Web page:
Eco-friendly Clothing with a Conscience

Natural and organic fabrics mean better fashion for Patagonia.

| July/August 1999

  • A Sinchilla® fleece pullover woven from post-consumer recycled plastic soda bottles. Patagonia estimates it saves a whole barrel of oil for every 150 of these garments manufactured.
  • A shirt made of 100% organic cotton.
  • A Sinchilla® fleece pullover woven from post-consumer recycled plastic soda bottles. Patagonia estimates it saves a whole barrel of oil for every 150 of these garments manufactured.
    Courtesy of Patagonia
  • This Seedling™ infant’s outfit is constructed from factory scraps remaining after the manufacture of adult clothes. In the first five months of manufacture, this single product line prevented 160 tons of quality materials from heading to the landfill.

Patagonia’s Eco-Attire Protects You— and the Environment

A trusty pair of walking shorts, perfectly seasoned blue jeans, a cheerfully loud Hawaiian shirt: Our favorite piece of clothing is often made of cotton.

Many people choose cotton clothing for its soft, natural feel, but is cotton truly “the fabric of our lives?” A peek into the cotton industry reveals farming practices that chemically sterilize the soil, drench cotton plants with insecticides, defoliants, and synthetic fertil­izers, and expose workers and the environment to dangerous toxic substances. And studies indicate that it takes about one-third of a pound of harmful chemicals to grow enough cotton for one T-shirt.

Fortunately, there is a better choice: organic cotton that is grown using safe, nontoxic farming methods. Natural fertilizers and compost enrich the soil, beneficial bugs control pests, and hand weeding gives cotton plants room to flourish. As consumers learn about this alternative, experts contend, they will demand clothing with less environmental impact, and organic cotton will become more widely available.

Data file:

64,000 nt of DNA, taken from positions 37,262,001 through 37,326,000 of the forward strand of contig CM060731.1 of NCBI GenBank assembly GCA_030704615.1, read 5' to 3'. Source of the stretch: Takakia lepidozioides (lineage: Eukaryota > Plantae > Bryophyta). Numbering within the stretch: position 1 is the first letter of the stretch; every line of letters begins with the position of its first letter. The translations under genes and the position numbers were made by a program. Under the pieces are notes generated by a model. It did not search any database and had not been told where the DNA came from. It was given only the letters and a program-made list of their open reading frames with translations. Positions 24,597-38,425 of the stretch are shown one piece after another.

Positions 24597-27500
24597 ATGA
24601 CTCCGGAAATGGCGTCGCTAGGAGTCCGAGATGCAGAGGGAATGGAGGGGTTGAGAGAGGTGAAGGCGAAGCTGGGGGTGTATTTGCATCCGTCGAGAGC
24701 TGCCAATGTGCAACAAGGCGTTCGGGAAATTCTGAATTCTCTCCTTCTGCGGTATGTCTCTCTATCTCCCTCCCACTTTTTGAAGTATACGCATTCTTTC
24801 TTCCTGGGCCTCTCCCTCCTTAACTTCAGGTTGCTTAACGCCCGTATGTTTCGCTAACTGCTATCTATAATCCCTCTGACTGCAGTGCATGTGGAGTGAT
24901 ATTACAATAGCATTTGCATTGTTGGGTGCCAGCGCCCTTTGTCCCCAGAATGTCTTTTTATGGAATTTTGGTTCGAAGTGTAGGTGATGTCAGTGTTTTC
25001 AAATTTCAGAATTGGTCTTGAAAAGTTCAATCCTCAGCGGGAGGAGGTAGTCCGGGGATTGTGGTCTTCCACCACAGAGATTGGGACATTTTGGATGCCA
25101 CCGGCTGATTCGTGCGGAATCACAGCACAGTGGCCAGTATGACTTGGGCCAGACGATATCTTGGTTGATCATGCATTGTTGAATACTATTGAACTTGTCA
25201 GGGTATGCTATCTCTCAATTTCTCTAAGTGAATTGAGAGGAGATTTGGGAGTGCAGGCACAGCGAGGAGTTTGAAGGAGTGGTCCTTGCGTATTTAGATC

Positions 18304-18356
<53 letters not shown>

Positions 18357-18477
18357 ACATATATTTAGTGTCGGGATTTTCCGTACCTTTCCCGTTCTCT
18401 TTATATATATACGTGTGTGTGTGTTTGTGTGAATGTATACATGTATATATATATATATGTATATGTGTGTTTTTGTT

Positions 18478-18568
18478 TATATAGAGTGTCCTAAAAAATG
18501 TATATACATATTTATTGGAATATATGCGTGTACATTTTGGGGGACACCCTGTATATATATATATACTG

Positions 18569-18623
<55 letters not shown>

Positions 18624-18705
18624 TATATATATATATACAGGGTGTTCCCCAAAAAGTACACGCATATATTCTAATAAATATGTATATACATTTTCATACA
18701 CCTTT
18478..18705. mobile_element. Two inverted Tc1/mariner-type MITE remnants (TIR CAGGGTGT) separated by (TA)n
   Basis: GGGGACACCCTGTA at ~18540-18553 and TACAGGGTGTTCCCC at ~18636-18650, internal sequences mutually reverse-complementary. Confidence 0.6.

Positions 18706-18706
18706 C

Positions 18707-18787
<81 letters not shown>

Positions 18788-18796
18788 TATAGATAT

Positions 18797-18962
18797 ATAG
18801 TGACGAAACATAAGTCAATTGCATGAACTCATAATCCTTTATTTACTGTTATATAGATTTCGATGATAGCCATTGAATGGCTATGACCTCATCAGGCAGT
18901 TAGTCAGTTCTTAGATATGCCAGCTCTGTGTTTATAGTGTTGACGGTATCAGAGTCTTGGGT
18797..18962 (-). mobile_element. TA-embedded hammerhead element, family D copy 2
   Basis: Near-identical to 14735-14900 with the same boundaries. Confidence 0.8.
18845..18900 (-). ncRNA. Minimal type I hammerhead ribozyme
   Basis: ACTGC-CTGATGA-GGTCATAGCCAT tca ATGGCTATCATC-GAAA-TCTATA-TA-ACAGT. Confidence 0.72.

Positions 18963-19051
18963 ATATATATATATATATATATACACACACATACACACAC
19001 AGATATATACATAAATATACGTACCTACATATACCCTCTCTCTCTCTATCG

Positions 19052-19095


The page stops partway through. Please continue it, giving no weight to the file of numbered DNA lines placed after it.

Patagonia, the outdoor apparel company that has built its reputation on durable, high-performance products, is determined to affect change in the cotton industry. In 1996, this maverick converted its entire line of cotton sportswear to 100-percent-certified organic cotton to support the growing market for softer, safer clothing. Coincidentally, it also located its headquarters in Ventura, California, just three hours from the state’s Central Valley, one of the largest cotton-­producing areas in the world.

“. . . forward-thinking companies like Patagonia are discovering that the principles of harmony and balance that govern the natural world also are key components of sustainable enterprise.”

“Because organic cotton is currently more expensive than cotton grown in the traditional manner, we wanted our employees to understand why we made the decision to switch,” says Lu Setnicka, Patagonia’s Director of Public Affairs. “So together we toured the cotton farms in the ­valley to see firsthand the impact of agribusiness on the landscape. It shocked us.”

Subscribe today and save 58%

Subscribe to Mother Earth Living !

Mother Earth LivingWelcome to Mother Earth Living, the authority on green lifestyle and design. Each issue of Mother Earth Living features advice to create naturally healthy and nontoxic homes for yourself and your loved ones. With Mother Earth Living by your side, you’ll discover all the best and latest information you want on choosing natural remedies and practicing preventive medicine; cooking with a nutritious and whole-food focus; creating a nontoxic home; and gardening for food, wellness and enjoyment. Subscribe to Mother Earth Living today to get inspired on the art of living wisely and living well.

Save Money & a Few Trees!

Pay now with a credit card and take advantage of our earth-friendly automatic renewal savings plan. You’ll save an additional $5 and get six issues of Mother Earth Living for just $19.95! (Offer valid only in the U.S.)

Or, choose Bill Me and pay just $24.95.

Facebook Pinterest Instagram YouTube Twitter

Free Product Information Classifieds